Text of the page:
Friday, February 24, 2017

Thirty-four Years Ago

34 years ago, at this very moment, I became a father for the first time.

I had earned my master's degree in counseling just two months earlier, and when the doctor said "It's a boy!", my response was "I don't have a behavioral repertoire to deal with these contingencies!"

Everyone in the delivery room laughed; I laughed as well.  However, I was telling the truth, even if I didn't know it at the time.  I was just shy of my 30th birthday, and I knew nothing about being a father.  I knew some things I DIDN'T want to do;  everything else was just theory.

That turned out not to matter so much.  I really can't remember when I formalized my guidelines for being a father, but I know it happened well in advance of his first birthday.  It's possible that I had them in place even before he was born; I know that at least one of them was on my mind, even if I wasn't yet thinking of it as a  Basic Rule Of Fatherhood.

1.  My son was always going to know that I loved him.  I pledged to show him that with the way that I acted, and back up my actions with my words.
2.  My son was always going to know that I loved his mother.
3.  I was never going to be afraid to play and be silly with my son, even in public.
4.  I was going to be honest with my son, and any time I was wrong, I would admit it to him, and do what I could to correct my error.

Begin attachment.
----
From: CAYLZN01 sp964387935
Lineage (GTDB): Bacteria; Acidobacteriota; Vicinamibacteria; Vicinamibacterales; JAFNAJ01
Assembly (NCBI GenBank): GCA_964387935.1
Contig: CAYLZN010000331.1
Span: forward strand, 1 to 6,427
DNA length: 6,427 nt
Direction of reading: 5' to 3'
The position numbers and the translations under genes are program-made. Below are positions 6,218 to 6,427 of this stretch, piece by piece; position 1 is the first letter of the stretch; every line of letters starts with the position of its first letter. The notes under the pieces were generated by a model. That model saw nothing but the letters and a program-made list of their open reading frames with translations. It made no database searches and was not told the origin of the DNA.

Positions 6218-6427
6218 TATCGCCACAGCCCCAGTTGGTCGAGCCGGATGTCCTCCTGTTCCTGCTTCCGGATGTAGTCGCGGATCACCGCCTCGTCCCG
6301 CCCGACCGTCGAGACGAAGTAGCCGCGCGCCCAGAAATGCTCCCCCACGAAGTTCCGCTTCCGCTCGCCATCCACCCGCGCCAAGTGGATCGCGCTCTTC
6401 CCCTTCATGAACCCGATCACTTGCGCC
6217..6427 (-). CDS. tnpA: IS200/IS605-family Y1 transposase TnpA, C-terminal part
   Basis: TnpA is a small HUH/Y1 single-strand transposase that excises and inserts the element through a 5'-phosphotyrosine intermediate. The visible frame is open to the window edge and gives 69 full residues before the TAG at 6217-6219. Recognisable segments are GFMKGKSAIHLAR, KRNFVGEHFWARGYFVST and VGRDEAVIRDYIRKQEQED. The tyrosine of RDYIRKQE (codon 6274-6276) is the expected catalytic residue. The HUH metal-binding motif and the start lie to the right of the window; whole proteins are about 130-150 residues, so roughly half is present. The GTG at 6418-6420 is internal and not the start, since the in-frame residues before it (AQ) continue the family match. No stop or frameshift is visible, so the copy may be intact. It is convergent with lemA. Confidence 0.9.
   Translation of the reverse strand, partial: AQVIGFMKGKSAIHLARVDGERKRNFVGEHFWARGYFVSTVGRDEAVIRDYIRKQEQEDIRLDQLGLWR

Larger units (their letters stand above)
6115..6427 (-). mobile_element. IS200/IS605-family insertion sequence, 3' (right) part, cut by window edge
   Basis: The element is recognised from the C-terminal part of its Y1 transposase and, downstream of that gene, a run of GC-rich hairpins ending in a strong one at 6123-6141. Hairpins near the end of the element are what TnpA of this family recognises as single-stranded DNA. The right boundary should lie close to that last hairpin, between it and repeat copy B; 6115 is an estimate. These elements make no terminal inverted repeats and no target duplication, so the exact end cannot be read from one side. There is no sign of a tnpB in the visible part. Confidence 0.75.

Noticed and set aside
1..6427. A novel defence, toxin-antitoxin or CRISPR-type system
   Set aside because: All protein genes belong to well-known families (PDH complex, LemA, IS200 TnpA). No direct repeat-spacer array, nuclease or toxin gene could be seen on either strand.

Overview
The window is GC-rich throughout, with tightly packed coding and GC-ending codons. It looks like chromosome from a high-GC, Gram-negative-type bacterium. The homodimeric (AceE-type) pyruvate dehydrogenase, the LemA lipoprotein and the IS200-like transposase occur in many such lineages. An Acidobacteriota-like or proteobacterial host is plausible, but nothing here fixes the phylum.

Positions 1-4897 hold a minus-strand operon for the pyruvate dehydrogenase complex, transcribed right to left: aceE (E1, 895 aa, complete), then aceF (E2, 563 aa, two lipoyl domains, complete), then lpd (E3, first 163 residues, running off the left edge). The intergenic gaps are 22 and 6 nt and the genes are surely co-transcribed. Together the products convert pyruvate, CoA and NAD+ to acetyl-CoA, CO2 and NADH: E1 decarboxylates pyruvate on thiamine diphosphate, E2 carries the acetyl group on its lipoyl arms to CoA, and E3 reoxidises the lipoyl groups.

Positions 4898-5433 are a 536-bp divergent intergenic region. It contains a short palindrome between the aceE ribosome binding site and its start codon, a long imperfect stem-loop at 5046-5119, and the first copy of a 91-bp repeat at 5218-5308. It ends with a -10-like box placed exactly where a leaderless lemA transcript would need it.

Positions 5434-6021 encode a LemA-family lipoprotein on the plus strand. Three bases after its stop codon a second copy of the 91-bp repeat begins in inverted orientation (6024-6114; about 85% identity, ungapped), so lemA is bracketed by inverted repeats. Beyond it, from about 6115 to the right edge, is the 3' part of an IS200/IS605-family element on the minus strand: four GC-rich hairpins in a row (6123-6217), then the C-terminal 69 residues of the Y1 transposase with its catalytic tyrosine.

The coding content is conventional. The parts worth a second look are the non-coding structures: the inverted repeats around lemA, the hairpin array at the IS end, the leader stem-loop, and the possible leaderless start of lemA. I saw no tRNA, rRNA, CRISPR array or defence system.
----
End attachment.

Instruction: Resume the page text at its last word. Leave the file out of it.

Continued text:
5.  I would read to him, and play with him, putting his needs before mine.

Except for the very last item, I am confident that I complied  with the rules.  I might have had a shot at number five, if someone hadn't given him a wind-up locomotive that played music and made noise for all of 15 seconds before it had to be wound up again.

Over the years, I adopted new practices and applications of the rules.  However, the rules never changed, until the point that my marriage ended, and rule number two had the word "loved" replaced with the word "respected."

Did it work?  The answer to that can be found in my son's family.  If you were to watch my son, and his wife, and their two boys, you would see love in action.  He is a great husband, father, and role model.  That's due to him, and not to me; however, I did raise the child that became that man.

And so, in conclusion, I think I've dealt with those contingencies just fine.

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